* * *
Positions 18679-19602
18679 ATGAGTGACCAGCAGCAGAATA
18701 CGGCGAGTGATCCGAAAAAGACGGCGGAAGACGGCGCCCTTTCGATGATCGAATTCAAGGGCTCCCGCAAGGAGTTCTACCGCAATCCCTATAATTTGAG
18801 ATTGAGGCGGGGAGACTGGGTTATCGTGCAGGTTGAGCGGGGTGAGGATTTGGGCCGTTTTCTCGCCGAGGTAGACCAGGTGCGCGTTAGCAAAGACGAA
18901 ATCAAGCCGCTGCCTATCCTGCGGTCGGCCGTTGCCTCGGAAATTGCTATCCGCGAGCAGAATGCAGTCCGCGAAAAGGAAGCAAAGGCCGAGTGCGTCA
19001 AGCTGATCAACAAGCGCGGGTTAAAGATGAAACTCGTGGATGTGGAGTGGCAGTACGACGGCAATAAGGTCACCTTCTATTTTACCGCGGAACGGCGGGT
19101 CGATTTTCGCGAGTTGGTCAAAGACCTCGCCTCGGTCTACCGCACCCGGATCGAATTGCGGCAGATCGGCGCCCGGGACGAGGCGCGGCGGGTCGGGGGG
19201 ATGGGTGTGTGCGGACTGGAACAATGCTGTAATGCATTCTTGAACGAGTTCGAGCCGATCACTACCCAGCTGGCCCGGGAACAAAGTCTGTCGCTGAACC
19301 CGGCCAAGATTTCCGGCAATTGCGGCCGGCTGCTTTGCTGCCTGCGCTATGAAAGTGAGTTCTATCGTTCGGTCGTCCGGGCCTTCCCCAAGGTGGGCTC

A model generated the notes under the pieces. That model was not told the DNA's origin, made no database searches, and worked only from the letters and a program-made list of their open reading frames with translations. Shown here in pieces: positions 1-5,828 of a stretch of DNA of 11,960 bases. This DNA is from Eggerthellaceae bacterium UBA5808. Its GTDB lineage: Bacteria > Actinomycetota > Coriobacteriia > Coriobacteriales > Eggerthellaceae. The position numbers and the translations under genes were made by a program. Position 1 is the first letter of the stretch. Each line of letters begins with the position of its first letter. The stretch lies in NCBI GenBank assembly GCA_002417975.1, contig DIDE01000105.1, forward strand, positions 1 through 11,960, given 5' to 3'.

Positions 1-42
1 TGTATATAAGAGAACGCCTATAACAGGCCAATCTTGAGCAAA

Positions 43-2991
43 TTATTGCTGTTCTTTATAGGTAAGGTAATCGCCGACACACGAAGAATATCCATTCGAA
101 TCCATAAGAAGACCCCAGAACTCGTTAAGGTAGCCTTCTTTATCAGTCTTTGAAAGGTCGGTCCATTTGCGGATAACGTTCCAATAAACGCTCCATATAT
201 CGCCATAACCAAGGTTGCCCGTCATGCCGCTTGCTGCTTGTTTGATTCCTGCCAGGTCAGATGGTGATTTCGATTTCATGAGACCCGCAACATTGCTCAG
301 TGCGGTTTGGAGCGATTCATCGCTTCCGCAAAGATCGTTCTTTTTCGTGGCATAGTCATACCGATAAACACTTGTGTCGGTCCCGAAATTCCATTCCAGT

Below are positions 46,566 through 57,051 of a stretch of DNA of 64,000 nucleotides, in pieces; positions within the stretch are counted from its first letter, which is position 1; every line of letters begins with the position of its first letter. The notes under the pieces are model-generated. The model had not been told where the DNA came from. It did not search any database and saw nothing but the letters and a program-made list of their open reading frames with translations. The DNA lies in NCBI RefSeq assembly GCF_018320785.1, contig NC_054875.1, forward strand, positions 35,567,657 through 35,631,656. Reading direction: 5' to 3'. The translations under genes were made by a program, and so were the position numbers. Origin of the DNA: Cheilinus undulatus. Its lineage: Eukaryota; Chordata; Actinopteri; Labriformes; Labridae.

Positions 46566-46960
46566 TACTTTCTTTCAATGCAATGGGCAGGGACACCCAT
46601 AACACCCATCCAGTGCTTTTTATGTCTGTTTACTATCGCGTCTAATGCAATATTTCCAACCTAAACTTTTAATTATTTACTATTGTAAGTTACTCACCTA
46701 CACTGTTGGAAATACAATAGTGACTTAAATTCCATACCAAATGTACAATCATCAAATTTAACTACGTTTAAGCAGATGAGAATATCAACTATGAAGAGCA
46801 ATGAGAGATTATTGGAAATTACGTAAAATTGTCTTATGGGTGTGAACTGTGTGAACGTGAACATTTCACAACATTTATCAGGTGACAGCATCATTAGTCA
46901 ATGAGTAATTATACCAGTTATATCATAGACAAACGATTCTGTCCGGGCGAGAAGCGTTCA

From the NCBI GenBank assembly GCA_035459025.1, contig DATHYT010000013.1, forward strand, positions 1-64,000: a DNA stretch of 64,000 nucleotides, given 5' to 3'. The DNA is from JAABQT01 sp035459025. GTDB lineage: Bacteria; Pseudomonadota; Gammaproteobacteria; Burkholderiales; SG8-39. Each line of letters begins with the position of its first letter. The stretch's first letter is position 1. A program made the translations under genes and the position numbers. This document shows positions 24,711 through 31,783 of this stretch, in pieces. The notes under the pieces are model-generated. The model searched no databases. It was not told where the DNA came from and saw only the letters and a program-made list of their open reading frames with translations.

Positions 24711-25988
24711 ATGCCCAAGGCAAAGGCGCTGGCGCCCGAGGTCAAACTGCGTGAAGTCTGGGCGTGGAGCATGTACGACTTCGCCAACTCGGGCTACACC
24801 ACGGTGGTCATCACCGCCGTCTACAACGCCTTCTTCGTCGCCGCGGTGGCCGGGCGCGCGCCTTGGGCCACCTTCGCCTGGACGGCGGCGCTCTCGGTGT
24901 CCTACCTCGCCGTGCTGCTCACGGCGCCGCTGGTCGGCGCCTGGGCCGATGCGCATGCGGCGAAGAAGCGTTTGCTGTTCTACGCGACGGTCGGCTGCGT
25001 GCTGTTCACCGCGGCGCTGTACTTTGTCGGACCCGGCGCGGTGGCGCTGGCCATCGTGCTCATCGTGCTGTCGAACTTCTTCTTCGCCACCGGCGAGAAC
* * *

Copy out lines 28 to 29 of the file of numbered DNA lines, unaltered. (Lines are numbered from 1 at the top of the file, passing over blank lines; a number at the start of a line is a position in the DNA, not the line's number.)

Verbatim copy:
24801 ACGGTGGTCATCACCGCCGTCTACAACGCCTTCTTCGTCGCCGCGGTGGCCGGGCGCGCGCCTTGGGCCACCTTCGCCTGGACGGCGGCGCTCTCGGTGT
24901 CCTACCTCGCCGTGCTGCTCACGGCGCCGCTGGTCGGCGCCTGGGCCGATGCGCATGCGGCGAAGAAGCGTTTGCTGTTCTACGCGACGGTCGGCTGCGT